The Female Crying Point
Often experienced but poorly documented, the female crying point occurs when a particular combination of frustration and exhaustion mix with an outdoor sport and a more experienced partner. Symptoms most often are tears and cursing. Additional symptoms include throwing skis into a gully, walking a mountain bike down an entire trail, or threatening to drown an expensive fly rod in a river. Although more common in women, not all experience symptoms, and men are also affected.
The moment – struggling up a hillside of snow, the skins on my skis start collecting snow. My quads burn as I attempt to knock off the gloppy mess with my poles, but it only worsens. Ahead of me, my ski partner turns the corner. He cruises forward with ease and doesn’t even look back to notice I’m gone.
Or – with a flash, my mountain bike partner flies down the single track trail, swiveling around switchbacks with an easy swivel of the hips. I attempt the first switchback and crash. I attempt the second switchback – and crash again. This time, I go over the handlebars, and my elbows and hip are left raw from gravel, dirt and sand.
And even – a fish rises in the deep green water of an undercut bank. “There!” he whispers, “cast your fly THERE!”. But attempt as I might, the fly wont go there, and instead tangles in the willows as the fish slowly swims away, chuckling at my feeble attempt.
Despite every attempt to look tough and keep pace, hot tears start washing down my cheeks. This only makes me more frustrated and embarrassed. I’m a woman of the 21st century, I’m strong and I’m trying just as hard – why the $@^# can’t I keep up? But the truth is – I’m not always as strong, endorphin-addicted, or technique savy. Maybe I had a couple too many beers the night before, and I’m not trying as hard. Or maybe it is genetics, gender differences, hours of practice or the luck of the day. I want to blame my short comings on anyone but myself (generally the partner showing me up), but I know I’m the only one responsible.
When I was younger, the female crying point was a familiar companion on my outdoor adventures.. I was learning to ski, to mountain bike and to boat, with a dad, mom and boyfriend that were more experienced than I was. I watered plenty of trails, snowbanks and rivers with my tears and let my curses ring off canyon walls and into banks of cedar trees. But there is another moment, that comes after tears have been worn out or you realize your partner isn’t coming back for you. It is a moment where you take a deep breath, pick yourself up, and try it one more time. And then, comes a second moment.
I finally reach the top of the skin track and below me lies a perfect, untouched, field of powder, waiting to be skied.
Or – the switchbacks stop, and trail begins rolling around trees and through meadows. My mountain bike is steady under my thighs as I whiz around banked corners amid rocks. The next time I attempt the set of switchbacks, I only crash on one.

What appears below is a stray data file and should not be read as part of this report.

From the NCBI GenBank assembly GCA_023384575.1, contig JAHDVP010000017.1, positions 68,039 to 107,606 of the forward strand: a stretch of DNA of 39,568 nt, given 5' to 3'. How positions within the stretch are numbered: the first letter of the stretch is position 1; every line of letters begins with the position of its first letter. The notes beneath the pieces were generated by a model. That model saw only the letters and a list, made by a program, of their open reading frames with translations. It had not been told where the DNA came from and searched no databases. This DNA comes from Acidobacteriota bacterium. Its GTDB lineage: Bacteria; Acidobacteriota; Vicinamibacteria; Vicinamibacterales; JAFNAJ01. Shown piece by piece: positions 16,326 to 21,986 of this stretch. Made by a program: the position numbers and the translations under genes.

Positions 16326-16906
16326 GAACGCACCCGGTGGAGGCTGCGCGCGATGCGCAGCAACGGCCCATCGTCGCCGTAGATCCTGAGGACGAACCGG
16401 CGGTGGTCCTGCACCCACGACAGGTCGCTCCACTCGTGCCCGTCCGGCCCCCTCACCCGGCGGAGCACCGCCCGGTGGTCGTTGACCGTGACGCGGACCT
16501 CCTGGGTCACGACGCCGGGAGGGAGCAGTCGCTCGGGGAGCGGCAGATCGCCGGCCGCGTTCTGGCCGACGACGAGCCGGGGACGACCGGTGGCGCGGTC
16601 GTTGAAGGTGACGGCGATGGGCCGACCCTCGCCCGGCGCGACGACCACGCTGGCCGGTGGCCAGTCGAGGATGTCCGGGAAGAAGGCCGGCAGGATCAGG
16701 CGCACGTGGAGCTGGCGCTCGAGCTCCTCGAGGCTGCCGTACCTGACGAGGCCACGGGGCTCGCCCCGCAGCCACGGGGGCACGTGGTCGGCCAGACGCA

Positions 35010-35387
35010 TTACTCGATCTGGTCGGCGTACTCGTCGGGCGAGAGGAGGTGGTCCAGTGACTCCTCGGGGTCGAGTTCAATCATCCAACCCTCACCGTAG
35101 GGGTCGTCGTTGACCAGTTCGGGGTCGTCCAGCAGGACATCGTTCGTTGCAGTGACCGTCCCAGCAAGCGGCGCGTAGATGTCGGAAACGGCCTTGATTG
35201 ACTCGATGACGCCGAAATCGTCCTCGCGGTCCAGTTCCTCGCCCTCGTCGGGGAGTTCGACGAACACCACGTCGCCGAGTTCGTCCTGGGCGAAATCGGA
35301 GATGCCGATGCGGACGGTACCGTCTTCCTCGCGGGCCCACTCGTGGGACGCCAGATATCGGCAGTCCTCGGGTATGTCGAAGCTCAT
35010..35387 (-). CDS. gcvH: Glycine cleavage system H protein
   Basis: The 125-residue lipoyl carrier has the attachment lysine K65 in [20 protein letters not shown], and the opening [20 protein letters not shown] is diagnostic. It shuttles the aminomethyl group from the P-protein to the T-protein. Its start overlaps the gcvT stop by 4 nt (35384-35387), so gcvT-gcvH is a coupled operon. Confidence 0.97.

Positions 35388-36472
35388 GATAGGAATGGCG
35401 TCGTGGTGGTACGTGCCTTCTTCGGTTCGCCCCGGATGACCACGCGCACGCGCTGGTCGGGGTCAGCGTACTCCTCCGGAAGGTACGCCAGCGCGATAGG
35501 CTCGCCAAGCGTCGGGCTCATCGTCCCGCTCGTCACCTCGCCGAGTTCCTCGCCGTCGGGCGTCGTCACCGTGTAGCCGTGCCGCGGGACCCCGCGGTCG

Or- I cast again, and this time my line loops perfectly, dropping my fly into the seam between the eddy and the current. A trout rises, and without question, grasps my fly in his mouth.
I have learned, as I’ve grown older, how to notice when I am reaching the female crying point. I push myself, follow partners who are better than me and find myself close to my limits of exhaustion. But when I reach that point, I stop. I eat a chocolate bar. I let my partners run one more lap up the sticky skin track while I drink a beer. I laugh off the tears that sometimes come instead of cursing them. I have found people to recreate with who don’t mind if I’m a bit slower up the skin track, or awkward on switchbacks, or incompetent with a fly rod. I have found friends and a boyfriend to teach me who are patient – who retrieve my skis from the gully, wipe the blood off my elbows after a bike crash and gently untangle my fly line from the bank. Every once in awhile I look around and realize I am the first up the skin track, cruising down a trail that once gave me hell, or actually catching and landing a fish.
The point of the female crying point isn’t really gender, or weakness, or making excuses. It’s about finding the delicate balance in outdoor sports between pushing your limits and enjoying yourself. It’s about realizing learning from those better than you is more lucrative than competing with them. It’s about knowing that sometimes, you will be so damn tired, hungry, and pissed off that you can’t believe you call these outdoor sports “fun”. But it wouldn’t be fun if it wasn’t difficult. And around the bend is that powder line, single track or cutthroat trout, waiting.